We want to show that the teachings and principles of Islam, which transcend culture, are completely in line with ending domestic violence and eradicating violence against women.
Let me give you some examples.
If we look at the pledge of the White Ribbon Campaign, to never commit, condone, or remain silent about violence against women and look at this verse from the Quran we start to see a correlation
In Chapter 4 verse 135 of the Qur’an, Almighty God says:
“O ye who believe! stand out firmly for justice, as witnesses to God, even as against yourselves, or your parents, or your kin, and whether it be (against) rich or poor: for God can best protect both. Follow not the lusts (of your hearts), lest ye swerve, and if ye distort (justice) or decline to do justice, verily God is well- acquainted with all that ye do.” – basically saying you will be held accountable.
Never remain silent… here is a saying of the Prophet, peace be upon him: “Whoever among you sees an evil action, then let him change it with his hand [by taking action]; if he cannot, then with his tongue [by speaking out]; and if he cannot, then with his heart (by hating it) – and that is the weakest of faith.”
The Shafia case for the Muslim community was our Marc Lepine moment – we feel it has been a tipping point and galvanized the community.
Honor based killings have nothing to do with Islam.
But as I mentioned, some are confused between misogynistic cultural practices and their faith.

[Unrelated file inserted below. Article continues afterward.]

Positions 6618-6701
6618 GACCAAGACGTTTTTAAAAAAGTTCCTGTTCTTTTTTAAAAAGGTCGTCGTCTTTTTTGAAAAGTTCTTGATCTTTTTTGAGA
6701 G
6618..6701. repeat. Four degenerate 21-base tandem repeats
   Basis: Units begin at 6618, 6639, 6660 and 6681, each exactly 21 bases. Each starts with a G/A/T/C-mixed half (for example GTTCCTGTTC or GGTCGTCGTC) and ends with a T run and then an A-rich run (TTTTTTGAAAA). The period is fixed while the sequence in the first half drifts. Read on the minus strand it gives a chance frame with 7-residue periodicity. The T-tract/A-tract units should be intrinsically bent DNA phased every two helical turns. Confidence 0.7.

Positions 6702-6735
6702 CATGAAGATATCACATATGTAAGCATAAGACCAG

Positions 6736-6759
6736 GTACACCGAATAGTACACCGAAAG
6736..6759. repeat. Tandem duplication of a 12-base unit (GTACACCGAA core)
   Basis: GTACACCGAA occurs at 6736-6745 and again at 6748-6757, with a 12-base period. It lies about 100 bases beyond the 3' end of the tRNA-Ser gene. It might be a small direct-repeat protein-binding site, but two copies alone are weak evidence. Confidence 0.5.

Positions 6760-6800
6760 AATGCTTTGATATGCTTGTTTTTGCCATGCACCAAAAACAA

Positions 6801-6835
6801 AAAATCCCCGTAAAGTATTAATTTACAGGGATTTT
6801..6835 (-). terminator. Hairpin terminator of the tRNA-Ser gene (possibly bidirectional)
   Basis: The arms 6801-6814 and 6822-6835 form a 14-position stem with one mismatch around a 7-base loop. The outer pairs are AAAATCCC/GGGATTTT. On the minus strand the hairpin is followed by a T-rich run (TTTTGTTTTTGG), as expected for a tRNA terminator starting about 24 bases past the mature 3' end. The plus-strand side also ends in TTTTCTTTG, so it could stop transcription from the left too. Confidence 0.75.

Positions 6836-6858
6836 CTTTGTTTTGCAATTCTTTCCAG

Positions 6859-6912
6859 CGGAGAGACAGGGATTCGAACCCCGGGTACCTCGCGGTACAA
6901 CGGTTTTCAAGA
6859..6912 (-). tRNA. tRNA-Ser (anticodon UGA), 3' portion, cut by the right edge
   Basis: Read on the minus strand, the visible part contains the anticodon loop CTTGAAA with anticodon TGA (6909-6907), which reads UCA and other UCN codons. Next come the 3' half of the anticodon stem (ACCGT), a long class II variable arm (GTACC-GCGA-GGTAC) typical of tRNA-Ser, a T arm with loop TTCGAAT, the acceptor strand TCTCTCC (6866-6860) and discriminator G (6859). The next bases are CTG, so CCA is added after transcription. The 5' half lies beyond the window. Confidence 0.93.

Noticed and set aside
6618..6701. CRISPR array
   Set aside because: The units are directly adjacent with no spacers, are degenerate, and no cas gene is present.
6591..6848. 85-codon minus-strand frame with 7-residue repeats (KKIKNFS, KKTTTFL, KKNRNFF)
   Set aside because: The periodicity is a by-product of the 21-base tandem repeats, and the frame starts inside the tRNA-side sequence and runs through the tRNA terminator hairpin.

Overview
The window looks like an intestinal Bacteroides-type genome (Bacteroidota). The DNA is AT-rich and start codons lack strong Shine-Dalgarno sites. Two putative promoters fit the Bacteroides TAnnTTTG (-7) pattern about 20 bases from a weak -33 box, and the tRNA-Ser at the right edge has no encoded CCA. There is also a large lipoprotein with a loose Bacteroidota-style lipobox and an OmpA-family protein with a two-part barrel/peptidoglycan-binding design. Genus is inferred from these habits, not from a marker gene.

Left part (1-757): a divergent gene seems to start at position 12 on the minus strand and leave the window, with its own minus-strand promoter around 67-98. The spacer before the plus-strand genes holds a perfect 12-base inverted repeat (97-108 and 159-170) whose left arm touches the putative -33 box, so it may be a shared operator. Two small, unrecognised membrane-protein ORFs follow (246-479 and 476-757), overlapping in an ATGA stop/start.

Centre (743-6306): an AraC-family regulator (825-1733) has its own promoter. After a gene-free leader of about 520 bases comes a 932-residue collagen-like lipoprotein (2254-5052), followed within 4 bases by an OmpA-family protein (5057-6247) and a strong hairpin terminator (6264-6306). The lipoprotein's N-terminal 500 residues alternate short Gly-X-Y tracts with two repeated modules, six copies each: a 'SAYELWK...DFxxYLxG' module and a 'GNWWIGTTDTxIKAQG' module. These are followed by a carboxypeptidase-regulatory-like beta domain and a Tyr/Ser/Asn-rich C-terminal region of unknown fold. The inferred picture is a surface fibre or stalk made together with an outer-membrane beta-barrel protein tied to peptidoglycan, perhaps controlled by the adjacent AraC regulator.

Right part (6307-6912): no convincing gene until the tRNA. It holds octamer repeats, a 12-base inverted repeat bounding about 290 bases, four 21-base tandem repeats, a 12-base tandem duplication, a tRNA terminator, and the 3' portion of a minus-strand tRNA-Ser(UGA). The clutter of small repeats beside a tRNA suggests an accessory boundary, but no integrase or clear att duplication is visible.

This event triggered an awareness campaign to empower men and women to take up their responsibility and step forward and be proactive in helping society as a whole stamp out this problem.
This brings us to the second point: The Eradication of Domestic Violence Campaign which was launched in early December strongly condemning all forms of domestic violence.
The declaration was sent to Mosques and Islamic organizations right across Canada and, as a result, a number of initiatives were kicked off after the recipients signed the declaration:
- December 9th – Sermon by Imams at Friday prayer.
- December 10 – White Ribbon Campaign was launched by the Muslim Presence Toronto Network at the Islamic Institute of Toronto in Scarborough and was a call out to the men of the community to stand up and speak out.
- December 23rd to 25th – White Ribbon Days Awareness Program at RIS
- Other programs include the Family Honor Project by The Muslim Resource Center for Social Support and Integration in London, ON.
- February 5 – Fatwa against honor killings by a Calgary Imam.
Future initiatives of the Muslim Presence Network: we want to work with other groups in this arena to learn from them as well as help them.
We are working with our Ottawa chapter and a group in Montreal in planning more White Ribbon Days to move this message along.
We are also currently in the initial phases of putting together a nation-wide website on domestic violence that would bring community resources from across the country together and become the premier place for information on where to get help for yourself, how to help others, and remind us how our Islamic faith denounces domestic violence as a whole.
In closing, from thinking back about the Muslim community’s diversity challenge, the Eradication Campaign, and our future goals – you can see there is much to do.
Thank you for your time today.